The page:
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Tom Mulcair got himself elected leader of the federal New Democratic Party on a promise he would bring hard-headed realism and a centrist political ethic to the job. He was to be, it was murmured at the time, the NDP’s Tony Blair.
As it turns out, there’s little indeed of Blair’s famous economic pragmatism in Mulcair. He talks the talk but, when push comes to shove, quacks like a duck. Currently, the NDP leader is tromping with big, gnarled feet all over the delicate buds of the Keystone XL pipeline. Criticism of his criticisms, while on a recent Washington D.C. trip, he dismisses as Conservative hypocrisy. All opposition leaders attack the governing party’s positions when travelling overseas!
Except, that Keystone and the issues tied to it are not just political baubles to be toyed with. These are fundamental, shared economic problems – the greatest Canadians now face. The Obama administration’s pending approval or rejection will affect us all from coast to coast to coast, for many years to come. And much of Mulcair’s rhetoric about Keystone is either poorly researched, half-true or spun-up by ideological assumptions that do not hold up for a second in the cold light of day.
First let’s address the idea that Alberta’s nefarious Big Oil oligarchs are foisting oilsands development on a reluctant Eastern Canada, whose citizens will only suffer as the resultant global warming turns James Bay into a gigantic hot tub. This is the putative value proposition: Albertans benefit economically from the oilsands, but the rest of us are harmed. Why should their interests subsume ours?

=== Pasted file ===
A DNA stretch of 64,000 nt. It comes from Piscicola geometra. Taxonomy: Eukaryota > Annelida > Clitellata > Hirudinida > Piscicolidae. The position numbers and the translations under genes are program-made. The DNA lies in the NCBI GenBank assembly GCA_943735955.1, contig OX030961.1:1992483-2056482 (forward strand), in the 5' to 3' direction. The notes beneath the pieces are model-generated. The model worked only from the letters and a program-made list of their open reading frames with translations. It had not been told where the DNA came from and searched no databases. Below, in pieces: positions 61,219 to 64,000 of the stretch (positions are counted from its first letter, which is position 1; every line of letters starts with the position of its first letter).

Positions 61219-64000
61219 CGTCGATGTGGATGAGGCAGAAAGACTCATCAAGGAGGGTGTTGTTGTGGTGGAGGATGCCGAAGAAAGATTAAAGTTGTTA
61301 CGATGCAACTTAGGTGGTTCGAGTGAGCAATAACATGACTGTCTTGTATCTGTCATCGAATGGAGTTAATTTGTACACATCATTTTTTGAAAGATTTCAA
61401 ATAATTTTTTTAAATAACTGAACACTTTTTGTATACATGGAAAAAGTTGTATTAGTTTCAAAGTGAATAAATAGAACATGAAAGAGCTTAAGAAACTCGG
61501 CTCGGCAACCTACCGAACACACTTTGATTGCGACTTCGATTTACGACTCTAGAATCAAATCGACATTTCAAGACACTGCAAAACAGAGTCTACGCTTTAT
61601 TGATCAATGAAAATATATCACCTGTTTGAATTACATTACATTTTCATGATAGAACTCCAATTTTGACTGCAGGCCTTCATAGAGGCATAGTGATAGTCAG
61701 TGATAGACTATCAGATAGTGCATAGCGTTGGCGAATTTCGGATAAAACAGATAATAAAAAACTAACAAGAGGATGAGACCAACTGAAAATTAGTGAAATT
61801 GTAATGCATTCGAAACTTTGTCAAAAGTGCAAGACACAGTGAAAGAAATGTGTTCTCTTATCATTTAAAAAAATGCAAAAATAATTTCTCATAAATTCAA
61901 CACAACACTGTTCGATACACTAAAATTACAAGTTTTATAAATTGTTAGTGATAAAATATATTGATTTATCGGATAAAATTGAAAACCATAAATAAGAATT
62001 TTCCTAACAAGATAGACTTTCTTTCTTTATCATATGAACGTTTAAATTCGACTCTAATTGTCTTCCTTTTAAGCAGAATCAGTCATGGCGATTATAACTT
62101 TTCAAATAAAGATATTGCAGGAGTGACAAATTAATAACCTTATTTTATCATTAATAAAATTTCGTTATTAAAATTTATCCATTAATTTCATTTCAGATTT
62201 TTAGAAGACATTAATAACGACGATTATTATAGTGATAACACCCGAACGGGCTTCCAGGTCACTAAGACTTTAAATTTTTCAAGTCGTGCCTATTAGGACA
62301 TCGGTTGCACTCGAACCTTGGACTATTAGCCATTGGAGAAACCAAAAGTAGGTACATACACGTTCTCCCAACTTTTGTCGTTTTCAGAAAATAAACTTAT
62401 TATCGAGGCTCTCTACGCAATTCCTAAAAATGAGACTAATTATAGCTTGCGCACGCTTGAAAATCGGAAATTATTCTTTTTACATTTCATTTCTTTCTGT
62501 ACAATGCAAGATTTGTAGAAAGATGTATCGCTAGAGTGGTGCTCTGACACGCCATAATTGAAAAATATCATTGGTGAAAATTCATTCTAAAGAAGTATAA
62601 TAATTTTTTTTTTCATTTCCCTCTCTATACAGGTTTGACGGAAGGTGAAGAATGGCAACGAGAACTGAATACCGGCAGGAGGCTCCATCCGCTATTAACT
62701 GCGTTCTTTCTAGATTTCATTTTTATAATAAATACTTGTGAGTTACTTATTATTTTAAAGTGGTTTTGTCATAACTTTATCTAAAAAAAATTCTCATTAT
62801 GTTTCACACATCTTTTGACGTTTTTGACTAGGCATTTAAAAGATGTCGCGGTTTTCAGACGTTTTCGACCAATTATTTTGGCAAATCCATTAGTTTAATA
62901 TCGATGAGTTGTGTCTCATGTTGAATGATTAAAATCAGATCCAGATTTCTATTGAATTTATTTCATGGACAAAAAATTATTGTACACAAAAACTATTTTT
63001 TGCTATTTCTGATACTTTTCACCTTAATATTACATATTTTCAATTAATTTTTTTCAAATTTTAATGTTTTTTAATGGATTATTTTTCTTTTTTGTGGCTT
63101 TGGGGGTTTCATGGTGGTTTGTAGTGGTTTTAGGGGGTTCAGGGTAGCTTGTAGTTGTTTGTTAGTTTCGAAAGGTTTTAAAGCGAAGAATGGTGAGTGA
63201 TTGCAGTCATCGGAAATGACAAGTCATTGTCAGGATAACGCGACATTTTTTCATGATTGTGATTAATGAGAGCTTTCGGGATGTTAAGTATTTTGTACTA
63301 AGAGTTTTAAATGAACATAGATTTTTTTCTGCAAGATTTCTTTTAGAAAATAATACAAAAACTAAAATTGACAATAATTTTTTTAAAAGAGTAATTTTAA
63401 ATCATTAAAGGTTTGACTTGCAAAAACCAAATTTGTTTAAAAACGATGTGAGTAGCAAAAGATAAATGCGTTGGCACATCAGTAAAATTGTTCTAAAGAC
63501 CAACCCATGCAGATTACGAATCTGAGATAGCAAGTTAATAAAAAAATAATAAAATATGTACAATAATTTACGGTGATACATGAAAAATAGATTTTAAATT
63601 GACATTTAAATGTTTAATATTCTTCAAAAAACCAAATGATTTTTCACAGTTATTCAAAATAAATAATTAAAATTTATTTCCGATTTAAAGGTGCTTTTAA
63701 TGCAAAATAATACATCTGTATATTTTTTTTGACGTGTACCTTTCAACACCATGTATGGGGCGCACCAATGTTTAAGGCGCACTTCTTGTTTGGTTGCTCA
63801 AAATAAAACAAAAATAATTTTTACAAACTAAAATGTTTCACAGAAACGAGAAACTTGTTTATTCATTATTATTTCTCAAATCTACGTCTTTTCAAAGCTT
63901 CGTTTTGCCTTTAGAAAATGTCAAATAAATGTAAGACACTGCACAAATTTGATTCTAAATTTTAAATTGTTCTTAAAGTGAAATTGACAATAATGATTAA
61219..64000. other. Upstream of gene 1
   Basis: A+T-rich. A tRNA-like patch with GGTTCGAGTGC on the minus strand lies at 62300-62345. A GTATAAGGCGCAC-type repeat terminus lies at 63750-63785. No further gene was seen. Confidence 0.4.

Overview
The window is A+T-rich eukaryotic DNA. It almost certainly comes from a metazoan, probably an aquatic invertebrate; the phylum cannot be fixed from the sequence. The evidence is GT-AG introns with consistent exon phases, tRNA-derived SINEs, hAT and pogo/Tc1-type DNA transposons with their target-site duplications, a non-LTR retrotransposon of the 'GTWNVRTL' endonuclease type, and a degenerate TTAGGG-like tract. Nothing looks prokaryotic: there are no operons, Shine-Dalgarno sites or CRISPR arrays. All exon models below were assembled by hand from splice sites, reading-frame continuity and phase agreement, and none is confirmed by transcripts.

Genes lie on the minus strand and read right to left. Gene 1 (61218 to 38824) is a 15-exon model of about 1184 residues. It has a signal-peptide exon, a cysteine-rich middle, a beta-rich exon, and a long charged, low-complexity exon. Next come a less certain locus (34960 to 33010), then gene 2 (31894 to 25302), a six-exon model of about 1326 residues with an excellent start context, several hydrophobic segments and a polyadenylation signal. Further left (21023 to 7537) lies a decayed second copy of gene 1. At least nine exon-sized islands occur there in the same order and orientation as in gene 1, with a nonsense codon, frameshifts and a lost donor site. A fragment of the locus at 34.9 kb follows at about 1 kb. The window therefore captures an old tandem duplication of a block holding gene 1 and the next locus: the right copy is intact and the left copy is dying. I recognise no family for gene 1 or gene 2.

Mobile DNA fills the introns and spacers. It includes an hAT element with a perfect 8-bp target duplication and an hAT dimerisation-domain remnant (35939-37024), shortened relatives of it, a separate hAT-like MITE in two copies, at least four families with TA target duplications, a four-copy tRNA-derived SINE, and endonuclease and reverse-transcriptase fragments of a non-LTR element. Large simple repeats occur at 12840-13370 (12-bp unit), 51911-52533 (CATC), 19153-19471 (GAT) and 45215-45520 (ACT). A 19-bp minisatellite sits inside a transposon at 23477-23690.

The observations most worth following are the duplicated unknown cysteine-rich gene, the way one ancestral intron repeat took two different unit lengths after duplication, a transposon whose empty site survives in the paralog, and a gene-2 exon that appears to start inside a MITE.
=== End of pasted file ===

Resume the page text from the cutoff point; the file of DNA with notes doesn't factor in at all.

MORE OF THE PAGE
Nonsense. The Conference Board of Canada found in a report last October (Fuel for Thought: The Economic Benefits of Oil Sands Developments for Canada’s Regions) that $100 billion has been invested in the oilsands in the past decade. But that is dwarfed by the $364 billion in price-adjusted investment expected between now and 2035. That breaks down, according to the report’s authors, as 880,000 person-years of employment stemming directly from investment, and an additional supply-chain effect of 1.45 million person-years.
That’s 3,970 person-years of employment per billion spent, not only in the obvious industries, such as oilfield services, but also in professional services, manufacturing, wholesale trade, financial services and transportation.
For the rest of this column, please go to the National Post website: http://fullcomment.nationalpost.com/2013/03/17/michael-den-tandt-ndp-leader-thomas-mulcairs-anti-keystone-rhetoric-based-on-ideological-assumptions/